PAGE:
8. The Rx: Mint
The Target: IBS, headaches
The Dose: 1 cup of tea daily
We all know we should keep peppermint with us at times, to freshen our breath, but there are some other reasons why trying this herb is important. Peppermint contains menthol in it that helps prevent muscle spasms and treats irritable bowel syndrome too. Peppermint oil is very useful to treat headaches. You can apply it on your wrists and temple and breath in the fresh scent to cure headache.
Botanist James A. Duke, PhD, author of The Green Pharmacy Guide to Healing Foods recommends brewing mint tea to relieve any kind of pain. You can pour boiling water over peppermint leaves and let it steep for as longer as the tea is perfectly strong for you. For an extra pain-fighting boost, you can add wintergreen leaves too. Wintergreen leaves contain a compound called methyl salicylate that blocks the inflammation and pain causing enzymes. He says that you can also call it herbal aspirin. Also, adding lemon in it extracts as many pain-reducing chemicals from the plants, as possible.
9. The Rx: Edamame
The Target: Arthritis
The Dose: ¼ cup daily
Osteoarthritis is a very challenging situation when it comes to culinary fixes for pain. Wear and tear on the joints that leaves the cartilage ragged and the bones grinding against each other leaves effects that are not reversible at all. However, there is hope for relief to some extent.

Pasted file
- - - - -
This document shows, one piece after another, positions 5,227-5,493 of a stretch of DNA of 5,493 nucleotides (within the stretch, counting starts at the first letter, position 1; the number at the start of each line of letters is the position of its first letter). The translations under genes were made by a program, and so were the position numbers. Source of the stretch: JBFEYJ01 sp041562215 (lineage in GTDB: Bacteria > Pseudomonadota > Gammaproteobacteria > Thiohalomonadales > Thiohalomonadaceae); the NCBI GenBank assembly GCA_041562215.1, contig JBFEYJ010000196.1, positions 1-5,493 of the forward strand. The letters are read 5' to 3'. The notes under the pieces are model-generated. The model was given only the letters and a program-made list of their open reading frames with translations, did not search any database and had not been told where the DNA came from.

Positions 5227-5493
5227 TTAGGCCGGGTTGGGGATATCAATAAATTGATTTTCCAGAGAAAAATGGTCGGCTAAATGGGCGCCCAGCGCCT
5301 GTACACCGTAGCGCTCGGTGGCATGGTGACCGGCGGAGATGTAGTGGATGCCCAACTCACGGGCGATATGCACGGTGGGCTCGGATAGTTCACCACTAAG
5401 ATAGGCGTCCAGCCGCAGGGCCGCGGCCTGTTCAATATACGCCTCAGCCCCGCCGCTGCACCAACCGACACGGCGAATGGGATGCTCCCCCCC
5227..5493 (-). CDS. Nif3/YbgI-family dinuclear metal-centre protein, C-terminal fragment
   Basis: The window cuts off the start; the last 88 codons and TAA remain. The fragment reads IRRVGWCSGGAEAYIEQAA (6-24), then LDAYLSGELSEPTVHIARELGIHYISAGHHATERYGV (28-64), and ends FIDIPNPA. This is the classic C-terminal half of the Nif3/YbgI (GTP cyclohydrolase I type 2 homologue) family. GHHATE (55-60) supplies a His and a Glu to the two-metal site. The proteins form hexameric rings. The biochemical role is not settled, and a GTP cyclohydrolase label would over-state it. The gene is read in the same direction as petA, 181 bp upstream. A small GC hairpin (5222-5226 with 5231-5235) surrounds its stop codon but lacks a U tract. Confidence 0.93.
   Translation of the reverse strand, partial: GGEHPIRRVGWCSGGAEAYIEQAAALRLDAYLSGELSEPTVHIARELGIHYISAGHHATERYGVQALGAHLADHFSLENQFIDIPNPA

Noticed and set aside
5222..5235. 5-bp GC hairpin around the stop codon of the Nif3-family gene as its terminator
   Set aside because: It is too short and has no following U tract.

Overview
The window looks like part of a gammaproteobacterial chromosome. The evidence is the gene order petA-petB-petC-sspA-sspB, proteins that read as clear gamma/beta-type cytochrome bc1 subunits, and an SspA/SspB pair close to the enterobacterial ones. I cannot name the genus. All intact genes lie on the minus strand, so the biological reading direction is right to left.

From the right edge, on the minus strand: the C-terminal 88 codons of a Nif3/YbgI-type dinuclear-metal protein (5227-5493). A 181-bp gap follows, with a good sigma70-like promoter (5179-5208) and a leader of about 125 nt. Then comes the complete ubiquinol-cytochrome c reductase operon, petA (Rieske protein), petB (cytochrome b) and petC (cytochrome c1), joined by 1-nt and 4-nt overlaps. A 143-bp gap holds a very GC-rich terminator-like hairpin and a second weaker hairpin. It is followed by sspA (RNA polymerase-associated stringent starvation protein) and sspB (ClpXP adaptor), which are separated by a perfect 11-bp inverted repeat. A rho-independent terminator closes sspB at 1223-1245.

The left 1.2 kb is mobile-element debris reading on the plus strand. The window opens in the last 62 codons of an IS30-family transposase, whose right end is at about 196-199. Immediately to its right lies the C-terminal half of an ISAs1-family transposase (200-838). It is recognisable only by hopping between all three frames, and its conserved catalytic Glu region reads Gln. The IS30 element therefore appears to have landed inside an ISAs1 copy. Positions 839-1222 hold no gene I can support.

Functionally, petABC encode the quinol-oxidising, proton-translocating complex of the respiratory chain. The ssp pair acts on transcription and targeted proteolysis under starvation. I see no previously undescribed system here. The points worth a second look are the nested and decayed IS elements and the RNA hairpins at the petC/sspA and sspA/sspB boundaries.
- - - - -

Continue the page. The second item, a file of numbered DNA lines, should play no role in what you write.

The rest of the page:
Researchers from Oklahoma State University did a research and gave 40 g of soy protein (about ¼ cup of shelled edamame) to one group of participants and 40 g of milk based protein to the other group, for three months. They results showed that the group that was given soy protein experienced a reduction in pain while the one which was given milk protein did not experience any change.
James N. Dillard, MD, author of The Chronic Pain Solution says that by soy proteins he means tofu, tempeh and other forms of whole soy that are fermented. Not the soy protein isolates that are quite commonly seen in processed snacks in the market. Cooking with tofu is quite simple, as long as you know the basics. It tastes good too. Silken tofu is soft and often used in soups, desserts and creamy dressings whereas firm tofu is often cooked like meat as it is marinated and grilled.